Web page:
The second is his amazing work ethic. Mr Lee was born in 1923 and, at the age of 31, formed the PAP along with some peers in 1954. I find the age ’31’ to be especially striking since that is my age this year. The concept of working on something that major, to form a group with the intent of governing a city and steering it towards self-governance, is simply foreign to me. Shouldering the responsibility over the lives of more than a million residents is a burden I expect someone far older and wiser to take on. Yet that is what he did. He worked as prime minister until 1990, when he stepped down at the age of 67. He remained a part of the cabinet until 2011, when he finally retired (though remaining an MP) at the age of 88. Cynics might point to other motives like the high salary (though based on my previous paragraph, I highly doubt that to be his primary motivation) or the inability to let go of power, but be that as it may, I remain impressed by his ability and willingness to stay committed to his work through the decades. If had the option of an early retirement, I would likely have exercised it much earlier. For this amazing dedication to his work and cause, I admire Mr Lee.
This is still the mourning period; it is perhaps not kosher to dwell on negative criticism of a man who has recently passed. Mr Lee has garnered his fair share of criticism throughout his life, and at least some of it is likely to be valid, but I suppose that in no way invalidates the fact that this is one person who was at least somewhat worthy of admiration and has made significant contributions to the country.
May he rest in peace.
So, I was in the area and decided to check out Orchard Road on its inaugural Pedestrian Night last Saturday.
All in all, thought it was a rather disappointing experience – I know it was supposed to be tennis-themed, but the dedication of so much of the floor space (almost 50%?) to the tennis courts left too little walking space for the actual pedestrians. The road barriers – so useful in reducing jaywalking during normal days – also worked to exacerbate the situation, leaving few options for escaping the crowd for those trapped in the narrow corridors of walking space around the tennis ‘courts’. And though there were some stalls present, they were all tennis-themed as well, leaving very little for the tennis non-enthusiast to appreciate.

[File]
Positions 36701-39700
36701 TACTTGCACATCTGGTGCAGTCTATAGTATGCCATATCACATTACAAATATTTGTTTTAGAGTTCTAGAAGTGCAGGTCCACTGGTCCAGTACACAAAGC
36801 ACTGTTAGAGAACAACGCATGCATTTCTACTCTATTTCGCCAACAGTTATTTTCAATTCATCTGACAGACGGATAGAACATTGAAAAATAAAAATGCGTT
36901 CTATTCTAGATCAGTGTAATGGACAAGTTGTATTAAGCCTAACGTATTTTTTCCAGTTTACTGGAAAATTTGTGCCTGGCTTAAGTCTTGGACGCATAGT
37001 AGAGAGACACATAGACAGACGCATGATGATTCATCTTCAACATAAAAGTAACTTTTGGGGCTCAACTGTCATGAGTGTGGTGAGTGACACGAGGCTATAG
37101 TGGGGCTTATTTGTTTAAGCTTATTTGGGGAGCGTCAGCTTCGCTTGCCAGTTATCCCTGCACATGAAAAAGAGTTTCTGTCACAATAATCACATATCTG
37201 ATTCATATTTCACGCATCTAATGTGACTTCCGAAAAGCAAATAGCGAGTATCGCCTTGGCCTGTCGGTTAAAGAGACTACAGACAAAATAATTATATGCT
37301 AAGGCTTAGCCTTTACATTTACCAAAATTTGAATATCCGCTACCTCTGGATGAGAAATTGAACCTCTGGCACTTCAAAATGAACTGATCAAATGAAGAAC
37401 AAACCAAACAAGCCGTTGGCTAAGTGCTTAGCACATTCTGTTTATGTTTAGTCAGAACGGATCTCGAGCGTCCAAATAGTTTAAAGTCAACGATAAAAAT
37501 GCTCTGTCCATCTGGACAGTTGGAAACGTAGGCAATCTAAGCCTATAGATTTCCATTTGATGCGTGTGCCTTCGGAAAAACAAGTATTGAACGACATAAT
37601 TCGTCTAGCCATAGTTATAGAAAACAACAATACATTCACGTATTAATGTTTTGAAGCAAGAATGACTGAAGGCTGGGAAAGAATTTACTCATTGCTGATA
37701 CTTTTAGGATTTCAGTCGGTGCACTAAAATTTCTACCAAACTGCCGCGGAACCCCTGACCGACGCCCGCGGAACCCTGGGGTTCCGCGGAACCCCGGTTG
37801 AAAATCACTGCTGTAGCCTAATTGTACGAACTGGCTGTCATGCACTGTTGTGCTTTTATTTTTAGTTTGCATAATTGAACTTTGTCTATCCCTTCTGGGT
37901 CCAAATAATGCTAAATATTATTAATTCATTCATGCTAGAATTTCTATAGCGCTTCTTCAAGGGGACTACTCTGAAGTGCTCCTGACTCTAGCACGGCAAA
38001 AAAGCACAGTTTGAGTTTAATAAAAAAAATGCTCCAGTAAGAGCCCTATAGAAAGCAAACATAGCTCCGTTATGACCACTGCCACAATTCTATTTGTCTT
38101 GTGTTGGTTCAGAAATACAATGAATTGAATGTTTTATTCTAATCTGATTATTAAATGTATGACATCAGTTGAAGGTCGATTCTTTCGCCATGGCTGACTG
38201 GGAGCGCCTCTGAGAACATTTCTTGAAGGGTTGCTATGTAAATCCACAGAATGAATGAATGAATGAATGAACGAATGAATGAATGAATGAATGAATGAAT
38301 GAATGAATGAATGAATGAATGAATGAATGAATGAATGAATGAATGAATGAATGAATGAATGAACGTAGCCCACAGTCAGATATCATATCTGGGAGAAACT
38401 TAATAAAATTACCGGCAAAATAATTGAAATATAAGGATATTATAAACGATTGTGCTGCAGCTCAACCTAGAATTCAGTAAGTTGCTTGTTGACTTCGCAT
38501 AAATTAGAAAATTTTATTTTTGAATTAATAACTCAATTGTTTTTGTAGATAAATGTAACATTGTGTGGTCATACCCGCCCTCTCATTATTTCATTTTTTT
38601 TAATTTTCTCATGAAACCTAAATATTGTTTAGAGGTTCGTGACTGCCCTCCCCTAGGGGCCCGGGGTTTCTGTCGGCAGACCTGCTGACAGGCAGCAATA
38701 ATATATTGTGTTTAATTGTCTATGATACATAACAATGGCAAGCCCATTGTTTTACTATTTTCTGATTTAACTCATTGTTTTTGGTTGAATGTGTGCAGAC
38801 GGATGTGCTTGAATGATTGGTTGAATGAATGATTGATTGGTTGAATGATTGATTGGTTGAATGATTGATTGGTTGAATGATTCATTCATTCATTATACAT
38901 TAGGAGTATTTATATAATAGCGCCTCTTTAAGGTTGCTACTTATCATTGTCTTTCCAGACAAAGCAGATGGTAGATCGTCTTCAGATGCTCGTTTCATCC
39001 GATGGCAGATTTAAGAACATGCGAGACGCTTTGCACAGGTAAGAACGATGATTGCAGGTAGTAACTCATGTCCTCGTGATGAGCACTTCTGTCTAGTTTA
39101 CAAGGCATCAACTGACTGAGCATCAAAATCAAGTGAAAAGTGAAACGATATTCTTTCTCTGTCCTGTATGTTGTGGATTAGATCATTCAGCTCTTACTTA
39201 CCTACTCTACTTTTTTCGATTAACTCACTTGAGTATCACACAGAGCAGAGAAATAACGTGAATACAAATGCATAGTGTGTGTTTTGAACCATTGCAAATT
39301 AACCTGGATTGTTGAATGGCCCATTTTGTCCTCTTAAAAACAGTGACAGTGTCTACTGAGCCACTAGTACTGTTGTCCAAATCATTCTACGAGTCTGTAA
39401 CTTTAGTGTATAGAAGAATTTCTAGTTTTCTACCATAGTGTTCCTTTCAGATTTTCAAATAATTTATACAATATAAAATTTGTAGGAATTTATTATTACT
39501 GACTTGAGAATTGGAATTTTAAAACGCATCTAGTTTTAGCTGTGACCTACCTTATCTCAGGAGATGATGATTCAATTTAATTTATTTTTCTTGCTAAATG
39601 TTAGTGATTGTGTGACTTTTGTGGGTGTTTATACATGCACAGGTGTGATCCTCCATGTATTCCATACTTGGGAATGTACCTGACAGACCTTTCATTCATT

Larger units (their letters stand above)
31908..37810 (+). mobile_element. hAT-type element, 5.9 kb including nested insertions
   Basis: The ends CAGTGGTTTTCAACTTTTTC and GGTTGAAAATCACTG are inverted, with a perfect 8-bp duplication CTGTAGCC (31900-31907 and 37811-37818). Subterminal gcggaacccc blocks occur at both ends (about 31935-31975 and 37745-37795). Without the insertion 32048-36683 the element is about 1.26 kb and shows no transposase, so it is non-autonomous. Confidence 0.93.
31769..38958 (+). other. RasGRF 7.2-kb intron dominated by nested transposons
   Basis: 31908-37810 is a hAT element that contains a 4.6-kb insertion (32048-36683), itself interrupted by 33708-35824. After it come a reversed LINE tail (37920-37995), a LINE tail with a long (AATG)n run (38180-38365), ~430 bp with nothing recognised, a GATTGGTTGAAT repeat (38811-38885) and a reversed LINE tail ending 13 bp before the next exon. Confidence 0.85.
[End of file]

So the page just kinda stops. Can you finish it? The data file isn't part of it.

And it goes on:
The area I most enjoyed was, in fact, a zone populated by plastic chairs sponsored by IKEA. Think they got the idea right – a pedestrianised Orchard Road would be a great place to just chill in the evening, preferably with food stalls nearby selling offerings from vendors such as Krispy Kreme and llaollao.
A venue for night picnics, so to speak?
A little something I’d generated as a sample for my students. Figured I might as well post it here.
It all started with a burger craving. It was nearly time for dinner, and with the weather so fine outside, I headed out to Bishan Park to procure a McDonald’s meal for myself.
The Golden Arches are a quintessentially American symbol, but the burger that has most recently captured my attention is a distinctly local one – the rendang burger. The fact is that the McDonald’s menu available in Singapore has adapted to suit local tastes, offering other items such as the Durian Crunch McFlurry and the McSpicy. This can even be seen in the range of sauces available, with choices ranging from the humble chilli sauce to another local favourite – McDonald’s curry sauce.
As I looked out of the fast food restaurant and considered the predominantly local makeup of its patrons, it struck me that many of these people had probably grown up eating food from McDonald’s – despite its foreign origin, it has become very much a part of the local community. Aside from its food, the ridiculous popularity of its collectibles (Hello Kitty and Minion toys come to mind) serves to confirm that it is very much in sync with the Singaporean psyche.